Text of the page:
In a nonstaging, diagnostic procedure where the lesion in question is inaccessible to EBUS-TBNA and more suited for EUS-FNA, the latter should be considered. The current study demonstrates that for regions that can be visualized by both modalities, yield is similar. However, the practicality of these findings in a given clinical setting is limited; seldom are all of the regions of interest confined to those that can be accessed by both modalities. The question of adding EUS-FNA to EBUS-TBNA in the setting of staging is an even more complicated one. Even though several studies have shown that the combined use of both modalities is superior to either modality alone, they have limitations.5 One is that some of the studies have much lower than expected EBUS-TBNA yield.8-11 Several of the other studies demonstrated superiority of endoscopic ultrasound (EUS) in nodes that should be easily accessed by EBUS, such as stations 7 and 4L.12 Other studies demonstrated a high rate of metastases to nodal stations 8 and 9 which may have biased the data in favor of EUS-FNA.9-11 It is unclear how often nodal stations 8 and/or 9 have isolated metastases. Indeed, a more recent randomized controlled trial showed no added benefit of EUS-FNA to EBUS-TBNA when the EBUS was the first modality used; notably, the accuracy of EBUS-TBNA in this study was 93%.13 In our opinion, practicality of the “EUS-FNA alone” or the “combined” approach remains debatable.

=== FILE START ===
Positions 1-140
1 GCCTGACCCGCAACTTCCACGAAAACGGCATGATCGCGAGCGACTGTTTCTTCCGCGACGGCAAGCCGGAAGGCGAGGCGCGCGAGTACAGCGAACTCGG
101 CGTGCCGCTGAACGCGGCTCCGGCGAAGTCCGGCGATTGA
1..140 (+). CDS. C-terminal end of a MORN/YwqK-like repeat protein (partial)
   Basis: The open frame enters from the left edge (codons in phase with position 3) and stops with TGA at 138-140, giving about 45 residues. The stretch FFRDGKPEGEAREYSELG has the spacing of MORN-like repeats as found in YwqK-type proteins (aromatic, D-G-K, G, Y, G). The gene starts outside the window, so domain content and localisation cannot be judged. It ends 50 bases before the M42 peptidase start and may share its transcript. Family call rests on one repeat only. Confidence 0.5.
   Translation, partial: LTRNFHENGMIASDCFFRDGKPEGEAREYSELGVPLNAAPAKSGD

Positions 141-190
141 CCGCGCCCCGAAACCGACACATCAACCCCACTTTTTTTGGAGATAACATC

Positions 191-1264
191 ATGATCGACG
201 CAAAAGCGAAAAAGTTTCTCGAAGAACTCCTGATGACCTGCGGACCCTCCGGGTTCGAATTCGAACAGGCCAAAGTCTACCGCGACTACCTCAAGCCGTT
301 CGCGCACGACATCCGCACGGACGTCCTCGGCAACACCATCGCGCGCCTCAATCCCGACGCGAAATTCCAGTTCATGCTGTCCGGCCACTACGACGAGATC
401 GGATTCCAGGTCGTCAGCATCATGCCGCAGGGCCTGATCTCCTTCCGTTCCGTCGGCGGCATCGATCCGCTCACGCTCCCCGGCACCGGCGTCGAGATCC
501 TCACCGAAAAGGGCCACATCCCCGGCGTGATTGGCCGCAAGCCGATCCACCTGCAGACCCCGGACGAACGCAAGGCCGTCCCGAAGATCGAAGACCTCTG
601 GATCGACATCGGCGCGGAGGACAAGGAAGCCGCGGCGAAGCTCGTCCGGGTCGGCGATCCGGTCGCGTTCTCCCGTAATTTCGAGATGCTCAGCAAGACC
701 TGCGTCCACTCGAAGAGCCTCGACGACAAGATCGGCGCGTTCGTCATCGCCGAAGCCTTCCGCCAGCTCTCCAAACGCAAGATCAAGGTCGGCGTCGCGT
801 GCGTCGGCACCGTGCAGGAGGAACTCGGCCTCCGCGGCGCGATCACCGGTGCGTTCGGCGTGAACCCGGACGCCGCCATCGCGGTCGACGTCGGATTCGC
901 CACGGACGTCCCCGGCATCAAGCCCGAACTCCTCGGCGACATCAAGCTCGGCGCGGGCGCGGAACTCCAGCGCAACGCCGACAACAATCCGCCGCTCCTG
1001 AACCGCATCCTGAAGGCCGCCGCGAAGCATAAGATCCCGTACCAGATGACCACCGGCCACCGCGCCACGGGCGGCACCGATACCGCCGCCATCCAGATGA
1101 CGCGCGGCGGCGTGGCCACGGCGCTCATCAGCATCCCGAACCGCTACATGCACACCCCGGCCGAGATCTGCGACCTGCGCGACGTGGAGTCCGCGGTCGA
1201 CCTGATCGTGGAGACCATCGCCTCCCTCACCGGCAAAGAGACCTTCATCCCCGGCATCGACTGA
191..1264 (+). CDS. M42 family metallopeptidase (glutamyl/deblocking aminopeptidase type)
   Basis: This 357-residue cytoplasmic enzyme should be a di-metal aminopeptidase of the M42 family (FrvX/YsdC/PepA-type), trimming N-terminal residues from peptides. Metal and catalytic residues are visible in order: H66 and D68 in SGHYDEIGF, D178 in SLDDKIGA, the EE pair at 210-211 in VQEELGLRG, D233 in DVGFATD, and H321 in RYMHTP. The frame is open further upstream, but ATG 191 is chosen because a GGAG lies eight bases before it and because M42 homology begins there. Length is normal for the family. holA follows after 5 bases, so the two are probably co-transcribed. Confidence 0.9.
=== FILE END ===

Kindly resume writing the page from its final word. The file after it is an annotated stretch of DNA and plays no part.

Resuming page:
Another potential flaw of these studies includes use of an EBUS scope for the EUS procedures. Indeed, it is possible to reach station 8 and 9 with the EBUS scope, but obviously it cannot reach the adrenal glands. The more obvert limitation of the EBUS scope is that it is not made to flush air during the procedure. Thus, the procedure is more blinded in inexperienced hands. Additionally, the EBUS scope has inferior image quality and a narrower scanning plane than the EUS scope.